An interview with writer Roza Metina

Roza Metina is writing about Kurdish women, their sorrows and joys, thus contributing to the help of collective memory.

The winner of the fourth edition of the Deniz Fırat Short Story and Poetry Award, organized by the Free Students Union this year, were delivered at a ceremony at Makhmur camp. 

Author and journalist Roza Metina was awarded the first prize in the Kurdish Story category.

In an interview with ANF, Metina said she was very happy with the award, and added that Kurdish women are the characters of her stories with their sorrows and joys. 

"Deniz Fırat Award - she said - is special and meaningful for me. I’ve put the pain we suffered into my writing. I believe that if we get the pain and joy that we live across to the people in the right way, then the people will empathise”. 

What does it mean to you to be awarded the Deniz Fırat Short Story Award?

Deniz Firat had an important role in the Kurdish freedom struggle. This award is very meaningful to me. On the other hand, Deniz Firat is a woman, and the struggles of women are very valuable and inspirational for the Kurds. Having an important place in the struggle for women's freedom, Deniz Firat was a great inspiration for me. I received a prize in the Kurdish language. This is an important detail. We are all struggling with our language. It is very meaningful to get a prize in your mother tongue.

Have you written before and how did you decide to join this award competition?

My writing started with poetry. When I came to Amed and started university, I began to take Kurdish lessons and to improve my language. I began to write in Kurdish while reading Kurdish writers. I wrote my first short story for children. I then wrote Cemile's story and then participated at the Rojava's Short Story Competition with a story on Mother Taybet. This year I have been working on the story of the Sultan Irmak who was massacred in one of the Cizre basements.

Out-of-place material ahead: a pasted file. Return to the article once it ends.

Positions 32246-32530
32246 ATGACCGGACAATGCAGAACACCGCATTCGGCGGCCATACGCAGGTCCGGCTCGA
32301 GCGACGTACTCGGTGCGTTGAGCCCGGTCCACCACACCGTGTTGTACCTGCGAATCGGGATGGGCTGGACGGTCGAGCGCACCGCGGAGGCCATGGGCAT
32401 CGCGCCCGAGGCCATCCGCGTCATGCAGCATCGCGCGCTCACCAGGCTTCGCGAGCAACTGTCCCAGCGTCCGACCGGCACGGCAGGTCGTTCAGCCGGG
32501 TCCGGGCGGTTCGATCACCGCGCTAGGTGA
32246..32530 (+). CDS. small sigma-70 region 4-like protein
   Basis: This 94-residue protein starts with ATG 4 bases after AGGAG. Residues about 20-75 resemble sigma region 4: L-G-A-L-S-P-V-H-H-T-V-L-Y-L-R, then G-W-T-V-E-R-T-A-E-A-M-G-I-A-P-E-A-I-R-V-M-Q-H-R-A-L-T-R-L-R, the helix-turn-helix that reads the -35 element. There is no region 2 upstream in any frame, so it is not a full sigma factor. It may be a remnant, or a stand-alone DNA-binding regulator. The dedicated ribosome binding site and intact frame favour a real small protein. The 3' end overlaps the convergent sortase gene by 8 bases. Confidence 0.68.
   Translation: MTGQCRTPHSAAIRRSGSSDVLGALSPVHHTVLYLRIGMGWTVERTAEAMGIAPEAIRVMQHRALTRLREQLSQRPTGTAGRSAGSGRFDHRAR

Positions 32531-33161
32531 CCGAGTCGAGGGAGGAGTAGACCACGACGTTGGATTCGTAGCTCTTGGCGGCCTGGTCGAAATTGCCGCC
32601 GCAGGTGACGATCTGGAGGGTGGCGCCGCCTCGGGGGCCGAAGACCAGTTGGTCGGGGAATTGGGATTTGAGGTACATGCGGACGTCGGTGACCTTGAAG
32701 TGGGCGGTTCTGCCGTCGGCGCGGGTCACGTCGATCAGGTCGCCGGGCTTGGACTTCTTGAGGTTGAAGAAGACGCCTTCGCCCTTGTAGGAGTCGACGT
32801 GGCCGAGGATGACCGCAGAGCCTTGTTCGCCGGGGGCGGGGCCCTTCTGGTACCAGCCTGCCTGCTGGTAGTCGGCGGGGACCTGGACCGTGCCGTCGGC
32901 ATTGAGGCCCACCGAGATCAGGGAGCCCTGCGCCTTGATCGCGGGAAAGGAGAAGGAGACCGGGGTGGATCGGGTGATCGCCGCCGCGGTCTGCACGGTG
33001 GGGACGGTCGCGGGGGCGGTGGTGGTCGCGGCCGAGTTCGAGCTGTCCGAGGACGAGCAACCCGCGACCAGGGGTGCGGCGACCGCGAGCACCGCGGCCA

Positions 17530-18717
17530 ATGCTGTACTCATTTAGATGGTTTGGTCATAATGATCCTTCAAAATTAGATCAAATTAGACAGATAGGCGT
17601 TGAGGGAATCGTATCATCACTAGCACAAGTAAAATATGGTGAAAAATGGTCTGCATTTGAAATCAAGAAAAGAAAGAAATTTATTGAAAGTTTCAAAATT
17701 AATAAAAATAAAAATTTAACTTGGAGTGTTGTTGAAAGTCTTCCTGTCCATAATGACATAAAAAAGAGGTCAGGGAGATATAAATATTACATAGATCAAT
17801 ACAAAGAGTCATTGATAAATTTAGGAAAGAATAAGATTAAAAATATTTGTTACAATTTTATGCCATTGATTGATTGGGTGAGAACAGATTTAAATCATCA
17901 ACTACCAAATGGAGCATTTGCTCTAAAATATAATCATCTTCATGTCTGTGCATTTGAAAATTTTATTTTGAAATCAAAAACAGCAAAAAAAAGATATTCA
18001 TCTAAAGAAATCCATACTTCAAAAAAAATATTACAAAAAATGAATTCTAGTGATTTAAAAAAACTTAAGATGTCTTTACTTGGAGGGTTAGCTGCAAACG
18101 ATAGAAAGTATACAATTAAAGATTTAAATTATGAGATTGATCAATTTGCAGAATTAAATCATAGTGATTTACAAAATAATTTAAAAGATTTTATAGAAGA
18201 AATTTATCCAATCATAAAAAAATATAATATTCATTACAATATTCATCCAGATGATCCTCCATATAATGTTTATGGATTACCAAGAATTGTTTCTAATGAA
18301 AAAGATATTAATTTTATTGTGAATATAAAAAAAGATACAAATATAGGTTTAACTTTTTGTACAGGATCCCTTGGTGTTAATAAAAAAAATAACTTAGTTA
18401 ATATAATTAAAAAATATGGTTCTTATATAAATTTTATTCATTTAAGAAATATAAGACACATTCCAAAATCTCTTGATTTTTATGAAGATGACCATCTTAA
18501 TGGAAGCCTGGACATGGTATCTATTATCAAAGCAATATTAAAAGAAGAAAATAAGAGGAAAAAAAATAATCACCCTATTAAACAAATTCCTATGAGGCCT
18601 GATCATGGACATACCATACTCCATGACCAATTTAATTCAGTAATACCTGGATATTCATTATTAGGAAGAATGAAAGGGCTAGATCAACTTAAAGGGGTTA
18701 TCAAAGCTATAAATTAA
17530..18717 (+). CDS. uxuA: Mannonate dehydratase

Why do you prefer to tell stories about women, especially Kurds?

I could not hold my tears when I came to the last sentence of the story of Mother Taybet. I was so sad, I kept thinking about her. For weeks, her body was left on the street. The struggles of women, especially in this system, are very much alive. Despite everything. I write about the women. I prefer writing about Kurdish women because they have a self-defense force, in particular a fighting future. My future stories will also be about women.

Roboski, Sur, Cizre, Halabja, so many events and massacres experienced by Kurds on the way to freedom. What is the role of a writer for you, being a woman writer? Is writing important in this struggle?

We need to write, paint, make films, and tell of our pains and joys with our pen, camera, songs. We must voice what is happening. It is a responsibility to express and write about these events in the context of national consciousness. 

We have to write, it is our duty to write in order for people not to forget.

Why did I wrote about Mother Taybet, or Cemile, or Sultan? Because they can’t be forgotten, they are part of a national memory and consciousness. 

I could write about other topics. But we Kurds cannot even love a flower freely. I lived this pains and put them down in writing. 

I believe the stories I tell will affect readers when they read them. I want to tell the stories of women, their fight, which goes together with the national fight. 

You are both a journalist and a writer. In Turkey Kurdish journalists and writers are systematically under attack. What does it mean to you to have this identity and how did you synthesize your journalism and your writing?

You have to have the ability to write in order to do journalism. I believed journalism and fiction writing are interconnected and intertwined. I wrote fiction before doing journalism, and when I started reporting, I noticed that my writing [fiction] reflected into my news. If you are a journalist, you want to write continuously and produce the most accurate facts. You are trying to reveal the reality of the people. 

In my short stories the work is more complicated that in my journalism. But I do get inspiration from journalism.